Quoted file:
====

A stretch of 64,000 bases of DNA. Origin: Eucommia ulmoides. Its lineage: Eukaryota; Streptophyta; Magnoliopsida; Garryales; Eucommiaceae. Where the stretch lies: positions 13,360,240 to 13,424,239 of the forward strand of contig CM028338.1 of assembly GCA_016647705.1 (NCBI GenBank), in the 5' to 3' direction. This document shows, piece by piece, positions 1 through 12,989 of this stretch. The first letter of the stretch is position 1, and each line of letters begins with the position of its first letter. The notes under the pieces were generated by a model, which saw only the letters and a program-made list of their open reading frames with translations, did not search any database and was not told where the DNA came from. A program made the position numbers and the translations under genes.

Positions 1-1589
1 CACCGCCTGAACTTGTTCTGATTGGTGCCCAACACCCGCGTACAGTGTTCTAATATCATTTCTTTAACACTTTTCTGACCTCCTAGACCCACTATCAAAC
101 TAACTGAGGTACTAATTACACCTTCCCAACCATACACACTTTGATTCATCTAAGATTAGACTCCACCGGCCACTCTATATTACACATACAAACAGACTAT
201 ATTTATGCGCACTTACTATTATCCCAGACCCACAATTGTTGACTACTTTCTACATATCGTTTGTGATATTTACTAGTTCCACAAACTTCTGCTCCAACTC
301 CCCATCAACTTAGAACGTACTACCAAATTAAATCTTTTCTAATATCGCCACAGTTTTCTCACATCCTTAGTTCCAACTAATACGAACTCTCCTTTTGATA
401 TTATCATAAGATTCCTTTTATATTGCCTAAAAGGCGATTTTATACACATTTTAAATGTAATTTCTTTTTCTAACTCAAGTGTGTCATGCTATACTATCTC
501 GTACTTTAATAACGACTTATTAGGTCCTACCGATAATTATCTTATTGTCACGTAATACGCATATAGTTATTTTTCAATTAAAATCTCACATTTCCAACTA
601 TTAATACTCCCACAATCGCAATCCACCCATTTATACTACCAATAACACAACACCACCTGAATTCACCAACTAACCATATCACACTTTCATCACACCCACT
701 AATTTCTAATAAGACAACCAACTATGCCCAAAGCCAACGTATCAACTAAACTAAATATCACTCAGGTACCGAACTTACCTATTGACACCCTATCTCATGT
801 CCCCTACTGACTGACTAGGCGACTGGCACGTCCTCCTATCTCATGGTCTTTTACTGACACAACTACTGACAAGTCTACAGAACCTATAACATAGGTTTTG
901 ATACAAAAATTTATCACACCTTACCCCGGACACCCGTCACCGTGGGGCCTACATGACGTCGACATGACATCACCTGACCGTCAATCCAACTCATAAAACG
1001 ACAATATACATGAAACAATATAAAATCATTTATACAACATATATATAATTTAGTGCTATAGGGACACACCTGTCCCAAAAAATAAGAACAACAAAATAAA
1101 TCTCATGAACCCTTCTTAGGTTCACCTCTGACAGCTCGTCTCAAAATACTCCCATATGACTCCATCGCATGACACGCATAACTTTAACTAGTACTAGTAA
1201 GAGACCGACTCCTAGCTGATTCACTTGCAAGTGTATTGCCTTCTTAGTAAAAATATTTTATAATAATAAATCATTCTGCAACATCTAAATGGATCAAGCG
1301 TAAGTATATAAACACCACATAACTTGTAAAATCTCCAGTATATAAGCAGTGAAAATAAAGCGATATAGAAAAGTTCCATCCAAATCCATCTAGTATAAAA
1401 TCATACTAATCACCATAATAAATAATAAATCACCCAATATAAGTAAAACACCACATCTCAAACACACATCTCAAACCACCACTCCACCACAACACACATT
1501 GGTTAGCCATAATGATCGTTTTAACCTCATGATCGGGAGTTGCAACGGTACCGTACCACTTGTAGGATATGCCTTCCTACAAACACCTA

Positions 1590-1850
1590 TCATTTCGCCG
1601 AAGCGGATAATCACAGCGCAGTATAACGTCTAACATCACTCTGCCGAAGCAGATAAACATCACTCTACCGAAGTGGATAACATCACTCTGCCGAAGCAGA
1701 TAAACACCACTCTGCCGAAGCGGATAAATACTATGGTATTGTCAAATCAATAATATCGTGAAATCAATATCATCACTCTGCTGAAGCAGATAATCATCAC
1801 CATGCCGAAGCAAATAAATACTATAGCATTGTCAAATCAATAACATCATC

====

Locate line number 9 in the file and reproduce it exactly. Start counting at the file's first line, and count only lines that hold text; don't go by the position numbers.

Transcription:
601 TTAATACTCCCACAATCGCAATCCACCCATTTATACTACCAATAACACAACACCACCTGAATTCACCAACTAACCATATCACACTTTCATCACACCCACT